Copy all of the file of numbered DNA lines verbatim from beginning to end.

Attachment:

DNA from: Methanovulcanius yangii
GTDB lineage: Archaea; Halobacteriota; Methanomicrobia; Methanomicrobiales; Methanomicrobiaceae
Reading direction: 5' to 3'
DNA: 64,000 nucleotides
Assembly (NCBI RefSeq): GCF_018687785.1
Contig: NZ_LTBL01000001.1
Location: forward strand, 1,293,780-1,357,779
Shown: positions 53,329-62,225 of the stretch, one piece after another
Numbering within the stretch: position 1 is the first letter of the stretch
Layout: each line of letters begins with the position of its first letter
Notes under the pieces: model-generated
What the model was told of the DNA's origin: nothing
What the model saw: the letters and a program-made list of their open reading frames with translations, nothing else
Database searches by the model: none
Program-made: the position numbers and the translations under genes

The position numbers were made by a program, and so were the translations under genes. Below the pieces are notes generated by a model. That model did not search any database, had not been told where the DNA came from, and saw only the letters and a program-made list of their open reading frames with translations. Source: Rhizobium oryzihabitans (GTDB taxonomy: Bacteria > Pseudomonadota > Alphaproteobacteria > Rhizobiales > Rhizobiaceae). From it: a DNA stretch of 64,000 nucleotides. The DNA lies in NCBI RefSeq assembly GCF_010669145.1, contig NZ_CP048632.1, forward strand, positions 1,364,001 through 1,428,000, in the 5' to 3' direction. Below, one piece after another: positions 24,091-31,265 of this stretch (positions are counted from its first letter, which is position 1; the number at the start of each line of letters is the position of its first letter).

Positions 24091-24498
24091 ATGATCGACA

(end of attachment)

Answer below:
DNA from: Methanovulcanius yangii
GTDB lineage: Archaea; Halobacteriota; Methanomicrobia; Methanomicrobiales; Methanomicrobiaceae
Reading direction: 5' to 3'
DNA: 64,000 nucleotides
Assembly (NCBI RefSeq): GCF_018687785.1
Contig: NZ_LTBL01000001.1
Location: forward strand, 1,293,780-1,357,779
Shown: positions 53,329-62,225 of the stretch, one piece after another
Numbering within the stretch: position 1 is the first letter of the stretch
Layout: each line of letters begins with the position of its first letter
Notes under the pieces: model-generated
What the model was told of the DNA's origin: nothing
What the model saw: the letters and a program-made list of their open reading frames with translations, nothing else
Database searches by the model: none
Program-made: the position numbers and the translations under genes

The position numbers were made by a program, and so were the translations under genes. Below the pieces are notes generated by a model. That model did not search any database, had not been told where the DNA came from, and saw only the letters and a program-made list of their open reading frames with translations. Source: Rhizobium oryzihabitans (GTDB taxonomy: Bacteria > Pseudomonadota > Alphaproteobacteria > Rhizobiales > Rhizobiaceae). From it: a DNA stretch of 64,000 nucleotides. The DNA lies in NCBI RefSeq assembly GCF_010669145.1, contig NZ_CP048632.1, forward strand, positions 1,364,001 through 1,428,000, in the 5' to 3' direction. Below, one piece after another: positions 24,091-31,265 of this stretch (positions are counted from its first letter, which is position 1; the number at the start of each line of letters is the position of its first letter).

Positions 24091-24498
24091 ATGATCGACA